Total joint replacement is a surgical procedure whereby a destroyed joint is replaced with artificial materials. For example, the small joints of the hand can be replaced with plastic material. Large joints, such as the hips or knees, are replaced with metals.

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Comment from: Shankar, 35-44 Female (Caregiver) Published: January 25

My wife had rheumatoid arthritis. She was getting back pain once in a year during winter and after taking tablets for 1 or 2 months it used to go away. But last year it was worse. She had constant body pain though she was under medication. When doctor changes tablet she used to feel better for 1 or 2 days and then the pain was back. The doctor then tried steroid tablets. My wife started accumulation of fat. But it didn't help at all. We tried Ayurveda. It increased her gastric problems and she started getting nausea. We were terrified without knowing what to do. Then I found a book on naturopathy. I thought I would give it a try. It really helped her. Since a year she doesn't have any symptoms of rheumatoid arthritis. This is what we did that helped us. I hope it might help someone having trouble with rheumatoid arthritis. Daily drink fruit juice without adding sugar or anything extra. Drink it twice morning and evening. Take 2 thick cotton towels (Turkish towel). Dip one in hot water 40 to 50 degree Celsius. Squeeze it dry. Put the hot towel on your back. Let it stay for 2 minutes. Now take the cold towel. Dip another in cold water. Squeeze it dry and put that on your back. Leave it for 30 seconds. Repeat it 4 times before your bed. End this by applying another hot towel for 1 minute. Then take some massage oil and massage the back for 3 to 4 minutes. Try it for 3 weeks. I bet you will see improvements. English medicines will have side effects. This is all natural and you will feel better naturally. Good luck.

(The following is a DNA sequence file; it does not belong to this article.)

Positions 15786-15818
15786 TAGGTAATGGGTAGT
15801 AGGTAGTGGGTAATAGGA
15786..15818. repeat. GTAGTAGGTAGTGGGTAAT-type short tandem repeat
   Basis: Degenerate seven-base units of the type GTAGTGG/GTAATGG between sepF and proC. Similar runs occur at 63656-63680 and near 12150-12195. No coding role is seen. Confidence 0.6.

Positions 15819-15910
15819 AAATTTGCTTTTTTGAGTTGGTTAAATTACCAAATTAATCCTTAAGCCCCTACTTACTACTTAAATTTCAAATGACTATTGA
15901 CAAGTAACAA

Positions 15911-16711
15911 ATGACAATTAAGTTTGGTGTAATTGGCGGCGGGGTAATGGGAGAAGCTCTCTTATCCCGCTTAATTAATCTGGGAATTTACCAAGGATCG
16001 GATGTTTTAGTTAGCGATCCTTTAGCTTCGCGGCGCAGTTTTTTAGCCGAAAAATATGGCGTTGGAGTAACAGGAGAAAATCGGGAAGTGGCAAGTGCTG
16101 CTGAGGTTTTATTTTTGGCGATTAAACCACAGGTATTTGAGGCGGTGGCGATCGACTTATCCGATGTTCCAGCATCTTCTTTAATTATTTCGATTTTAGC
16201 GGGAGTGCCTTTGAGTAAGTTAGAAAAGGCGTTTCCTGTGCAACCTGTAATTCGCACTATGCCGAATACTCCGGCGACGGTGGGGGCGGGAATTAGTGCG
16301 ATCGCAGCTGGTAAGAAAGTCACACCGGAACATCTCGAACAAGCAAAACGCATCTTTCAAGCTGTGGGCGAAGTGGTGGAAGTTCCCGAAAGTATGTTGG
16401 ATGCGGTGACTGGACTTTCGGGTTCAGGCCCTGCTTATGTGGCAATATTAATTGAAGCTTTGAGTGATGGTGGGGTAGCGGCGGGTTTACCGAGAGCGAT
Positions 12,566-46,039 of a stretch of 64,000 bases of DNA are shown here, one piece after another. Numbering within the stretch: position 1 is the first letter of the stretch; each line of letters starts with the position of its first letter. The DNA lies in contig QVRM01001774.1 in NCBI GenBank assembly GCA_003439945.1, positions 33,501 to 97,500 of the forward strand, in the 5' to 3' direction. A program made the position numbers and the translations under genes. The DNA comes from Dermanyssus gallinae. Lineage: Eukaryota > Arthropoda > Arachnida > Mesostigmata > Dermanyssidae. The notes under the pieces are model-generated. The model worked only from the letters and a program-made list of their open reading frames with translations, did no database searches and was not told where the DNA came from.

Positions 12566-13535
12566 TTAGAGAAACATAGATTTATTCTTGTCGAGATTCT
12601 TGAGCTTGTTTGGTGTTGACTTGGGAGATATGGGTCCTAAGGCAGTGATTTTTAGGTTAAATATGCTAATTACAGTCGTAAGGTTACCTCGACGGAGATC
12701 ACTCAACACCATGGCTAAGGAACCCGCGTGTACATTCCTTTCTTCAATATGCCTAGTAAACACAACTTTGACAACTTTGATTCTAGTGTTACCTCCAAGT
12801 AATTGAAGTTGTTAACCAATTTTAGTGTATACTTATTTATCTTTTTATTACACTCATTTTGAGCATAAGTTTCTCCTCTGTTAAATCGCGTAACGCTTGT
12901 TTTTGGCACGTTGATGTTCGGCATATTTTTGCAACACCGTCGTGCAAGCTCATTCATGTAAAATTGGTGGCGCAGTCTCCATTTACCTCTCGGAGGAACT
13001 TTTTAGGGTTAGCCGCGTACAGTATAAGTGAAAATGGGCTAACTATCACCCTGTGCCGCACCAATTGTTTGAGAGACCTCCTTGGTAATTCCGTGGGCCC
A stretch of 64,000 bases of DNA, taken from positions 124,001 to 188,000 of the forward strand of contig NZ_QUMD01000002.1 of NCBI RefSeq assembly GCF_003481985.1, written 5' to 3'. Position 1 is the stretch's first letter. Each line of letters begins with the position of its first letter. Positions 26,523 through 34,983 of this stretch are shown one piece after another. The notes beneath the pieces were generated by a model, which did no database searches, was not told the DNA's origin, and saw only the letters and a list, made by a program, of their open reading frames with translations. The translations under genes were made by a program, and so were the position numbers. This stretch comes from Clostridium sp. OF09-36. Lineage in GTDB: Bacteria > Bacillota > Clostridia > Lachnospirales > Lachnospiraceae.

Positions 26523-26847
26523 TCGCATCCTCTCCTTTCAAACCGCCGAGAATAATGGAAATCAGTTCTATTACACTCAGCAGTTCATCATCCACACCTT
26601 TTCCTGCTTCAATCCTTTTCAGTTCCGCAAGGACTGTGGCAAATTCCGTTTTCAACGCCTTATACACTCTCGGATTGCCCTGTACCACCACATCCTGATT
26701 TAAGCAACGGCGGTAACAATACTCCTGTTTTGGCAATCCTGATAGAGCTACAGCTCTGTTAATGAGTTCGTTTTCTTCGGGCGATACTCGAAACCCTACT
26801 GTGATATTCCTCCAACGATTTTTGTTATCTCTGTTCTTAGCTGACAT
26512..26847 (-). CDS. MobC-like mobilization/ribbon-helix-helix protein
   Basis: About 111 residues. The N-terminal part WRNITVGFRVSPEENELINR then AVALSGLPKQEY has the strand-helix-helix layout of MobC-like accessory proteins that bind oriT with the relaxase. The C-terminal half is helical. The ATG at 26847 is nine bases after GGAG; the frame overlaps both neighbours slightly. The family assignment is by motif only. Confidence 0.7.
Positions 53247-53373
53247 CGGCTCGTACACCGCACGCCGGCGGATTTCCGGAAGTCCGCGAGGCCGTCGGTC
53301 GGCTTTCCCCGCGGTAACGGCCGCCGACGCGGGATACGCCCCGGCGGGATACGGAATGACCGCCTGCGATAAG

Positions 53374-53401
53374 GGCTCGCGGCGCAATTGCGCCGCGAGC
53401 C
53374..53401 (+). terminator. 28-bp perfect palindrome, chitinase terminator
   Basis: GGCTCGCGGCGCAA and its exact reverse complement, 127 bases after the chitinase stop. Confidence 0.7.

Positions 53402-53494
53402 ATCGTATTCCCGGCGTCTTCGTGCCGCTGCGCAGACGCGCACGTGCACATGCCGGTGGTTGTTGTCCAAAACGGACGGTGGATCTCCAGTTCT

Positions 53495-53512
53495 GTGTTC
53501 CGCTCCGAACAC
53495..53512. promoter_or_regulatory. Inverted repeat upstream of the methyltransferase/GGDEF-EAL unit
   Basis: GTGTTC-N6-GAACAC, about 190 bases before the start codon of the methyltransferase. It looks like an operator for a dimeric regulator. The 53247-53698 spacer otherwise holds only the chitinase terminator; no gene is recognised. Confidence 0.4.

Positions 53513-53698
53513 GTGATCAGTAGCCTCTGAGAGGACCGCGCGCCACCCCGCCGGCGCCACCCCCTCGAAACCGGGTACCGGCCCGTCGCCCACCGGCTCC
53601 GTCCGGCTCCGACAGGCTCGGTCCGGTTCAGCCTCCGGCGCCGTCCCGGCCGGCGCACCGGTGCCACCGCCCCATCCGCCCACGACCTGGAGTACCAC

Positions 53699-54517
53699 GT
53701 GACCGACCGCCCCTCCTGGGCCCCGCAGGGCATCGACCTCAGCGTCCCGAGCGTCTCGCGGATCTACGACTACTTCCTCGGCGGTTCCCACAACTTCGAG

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Comment from: NOMOREGOUT, 65-74 Male (Patient) Published: January 27

I have had problems with tendonitis, bursitis and yes, gout since I was a teenager. High uric acid runs in the family. My father passed from a disease called polymyositis a severe form of rheumatoid arthritis. I have even had some gout attacks that landed me in the emergency room. This time though was different. I had knee replacement surgery, and the surgeon reported to me that I had tophi coated on all the ligaments and joints in my knee. That was after the surgery and it created such a gout flare up that I was put in the ICU for three days after surgery, with intravenous Dilaudid and the weaker morphine. Well, I used to like to drink gin. I haven't had a drink since that episode. I am three-quarters vegetarian now. I lost 30 pounds, I dropped from 220 to 190. I get regular exercise and flare ups still happen like waves rippling out from the initial attack, each one is weaker than the last. There is one practical piece of advice, or I should say my opinion as to deal with this, stay ahead of it. Get yourself a bottle of prednisone and stick it in the back of a door somewhere. Then, when on Friday night a flare up occurs you don't have to suffer until Monday to get to the doctor (if you can get in). Take 40 mg for 4 days, 30 mg for three days, and 20 for two days. Naprosyn, colchicine, meloxicam, Indocin, they all work, but not like prednisone.